OTHER PROJECT INFORMATION - SECTION 7 - PROJECT SUMMARY/ABSTRACT N-Acylethanolamine-hydrolyzing acid amidase (NAAA) is a lysosomal enzyme that has an important role in the deactivation of N-acylethanolamines (NAEs), bioactive lipid mediators/signaling molecules present in mammalian tissues(1, 2). In this application, we propose to develop novel NAAA inhibitors to serve as a basis for the future design of pharmacological probes and therapeutic medications. The primary substrate is N- palmitoylethanolamine (PEA), an agonist for the peroxisome proliferator-activated receptor-? (PPAR-ligand ?)(3, 4). However, there is significant activity against other NAEs including the endogenous agonists of the cannabinoid receptors CB1 and CB2, also known as endocannabinoids(5). The potential of NAAA as a druggable target has been demonstrated preclinically for analgesia in treating chronic pain and inflammation with the possibility of few or no side effects(6, 7). A reduction in the reinforcing addictive nature for drugs of abuse(8-10) has also been reported for inhibition of NAAA. These characteristics make NAAA an excellent therapeutic target for discovery of novel compounds to treat pain and inflammation without the addictive properties of opioids. In addition NAAA inhibitors are potentially important pharmacological probes by which the influence of PPAR-a signaling on addiction may be studied. At present, there are few NAAA inhibitors available, with the most successful of those published exhibiting a very short duration of action. We have developed a fluorescence-based assay through which we have screened our library of compounds and found several lead compounds that have distinct NAAA inhibitory profiles. In addition we have cloned, expressed and purified milligram amounts of NAAA and obtained the first NMR spectrum of the enzyme. With these tools in hand, we will utilize our lead compounds to probe the molecular features involved in the catalytic site of the enzyme, using a combined biophysical/biochemical approach that will elaborate structural details to inform the synthesis of next-generation NAAA-specific inhibitors. Such inhibitors will be used as probes to exploit its potential as a novel therapeutic target.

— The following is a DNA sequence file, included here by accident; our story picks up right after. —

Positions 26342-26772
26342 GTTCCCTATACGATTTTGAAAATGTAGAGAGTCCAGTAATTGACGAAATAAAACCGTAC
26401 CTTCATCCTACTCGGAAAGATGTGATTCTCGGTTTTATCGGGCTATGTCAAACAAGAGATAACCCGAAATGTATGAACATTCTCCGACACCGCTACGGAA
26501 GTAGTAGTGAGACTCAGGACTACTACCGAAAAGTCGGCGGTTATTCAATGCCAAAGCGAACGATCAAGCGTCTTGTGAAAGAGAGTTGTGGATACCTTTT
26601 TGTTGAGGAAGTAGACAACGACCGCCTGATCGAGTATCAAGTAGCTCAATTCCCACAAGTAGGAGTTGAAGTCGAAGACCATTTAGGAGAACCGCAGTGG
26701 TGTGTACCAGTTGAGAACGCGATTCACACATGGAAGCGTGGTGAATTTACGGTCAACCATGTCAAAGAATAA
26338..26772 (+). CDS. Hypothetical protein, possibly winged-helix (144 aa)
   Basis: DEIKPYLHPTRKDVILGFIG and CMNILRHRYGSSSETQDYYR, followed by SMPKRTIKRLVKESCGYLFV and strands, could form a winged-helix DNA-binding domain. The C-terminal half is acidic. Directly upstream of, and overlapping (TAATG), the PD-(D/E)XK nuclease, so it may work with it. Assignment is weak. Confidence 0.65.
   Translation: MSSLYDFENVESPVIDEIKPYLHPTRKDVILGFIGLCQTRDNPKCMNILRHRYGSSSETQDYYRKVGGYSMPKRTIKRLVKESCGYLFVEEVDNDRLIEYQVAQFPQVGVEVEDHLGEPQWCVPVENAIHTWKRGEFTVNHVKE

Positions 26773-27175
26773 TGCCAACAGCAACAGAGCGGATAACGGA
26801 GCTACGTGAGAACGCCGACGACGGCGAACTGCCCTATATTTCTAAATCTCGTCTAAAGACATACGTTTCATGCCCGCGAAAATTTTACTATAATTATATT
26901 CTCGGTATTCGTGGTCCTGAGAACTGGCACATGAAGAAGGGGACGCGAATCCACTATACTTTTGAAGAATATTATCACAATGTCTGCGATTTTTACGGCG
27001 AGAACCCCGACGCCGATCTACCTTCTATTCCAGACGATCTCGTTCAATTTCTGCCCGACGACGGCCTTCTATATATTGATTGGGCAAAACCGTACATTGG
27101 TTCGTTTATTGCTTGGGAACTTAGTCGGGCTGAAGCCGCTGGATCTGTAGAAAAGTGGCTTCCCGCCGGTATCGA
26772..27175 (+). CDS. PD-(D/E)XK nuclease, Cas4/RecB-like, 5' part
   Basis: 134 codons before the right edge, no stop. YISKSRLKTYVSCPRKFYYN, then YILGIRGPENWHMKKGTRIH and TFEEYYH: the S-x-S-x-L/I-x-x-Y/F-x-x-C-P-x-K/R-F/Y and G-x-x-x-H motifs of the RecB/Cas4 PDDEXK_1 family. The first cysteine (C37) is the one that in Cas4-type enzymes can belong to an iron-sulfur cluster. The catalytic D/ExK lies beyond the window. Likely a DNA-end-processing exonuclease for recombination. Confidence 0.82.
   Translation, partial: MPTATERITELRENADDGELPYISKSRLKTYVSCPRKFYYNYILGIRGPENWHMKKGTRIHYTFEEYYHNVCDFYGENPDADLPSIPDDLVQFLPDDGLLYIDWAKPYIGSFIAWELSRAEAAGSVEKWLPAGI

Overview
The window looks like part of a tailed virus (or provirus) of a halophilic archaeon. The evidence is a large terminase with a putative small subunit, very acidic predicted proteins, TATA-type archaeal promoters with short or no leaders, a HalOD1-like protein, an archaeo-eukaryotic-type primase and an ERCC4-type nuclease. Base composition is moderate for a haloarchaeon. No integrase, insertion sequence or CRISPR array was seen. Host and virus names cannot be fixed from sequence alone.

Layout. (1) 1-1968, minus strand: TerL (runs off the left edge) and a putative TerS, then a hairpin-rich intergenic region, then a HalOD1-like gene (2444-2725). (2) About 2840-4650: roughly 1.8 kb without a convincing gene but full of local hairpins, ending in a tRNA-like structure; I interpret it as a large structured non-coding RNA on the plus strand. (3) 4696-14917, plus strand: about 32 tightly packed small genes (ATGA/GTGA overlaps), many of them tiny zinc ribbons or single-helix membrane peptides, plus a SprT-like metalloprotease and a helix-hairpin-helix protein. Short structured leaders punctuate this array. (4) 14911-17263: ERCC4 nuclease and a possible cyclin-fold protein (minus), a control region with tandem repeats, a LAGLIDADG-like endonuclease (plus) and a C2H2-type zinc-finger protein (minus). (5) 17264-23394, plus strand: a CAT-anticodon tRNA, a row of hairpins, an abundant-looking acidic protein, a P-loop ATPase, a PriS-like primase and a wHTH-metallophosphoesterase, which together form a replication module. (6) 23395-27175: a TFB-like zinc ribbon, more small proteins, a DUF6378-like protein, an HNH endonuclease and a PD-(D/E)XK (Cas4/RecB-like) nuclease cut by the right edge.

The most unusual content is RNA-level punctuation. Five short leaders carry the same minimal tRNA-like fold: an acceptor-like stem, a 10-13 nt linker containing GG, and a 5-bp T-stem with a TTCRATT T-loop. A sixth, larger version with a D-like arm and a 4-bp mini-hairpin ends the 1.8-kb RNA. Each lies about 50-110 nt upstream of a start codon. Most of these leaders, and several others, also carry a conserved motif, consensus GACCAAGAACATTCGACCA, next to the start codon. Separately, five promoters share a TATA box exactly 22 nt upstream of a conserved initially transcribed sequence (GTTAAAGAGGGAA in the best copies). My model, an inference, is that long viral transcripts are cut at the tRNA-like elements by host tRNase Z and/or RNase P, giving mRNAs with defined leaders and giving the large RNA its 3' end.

N-Acylethanolamine-hydrolyzing acid amidase (NAAA) is a novel drug target that offers an alternate and intriguing pathway towards the treatment of chronic pain and inflammation, two medical conditions of particularly acute need, without the addictive and toxic effects of the medications presently used to treat these ailments. Highly specific and efficacious inhibitors of NAAA may also yield insights as to the role of PPAR-a signaling in addiction and suggest potential therapies.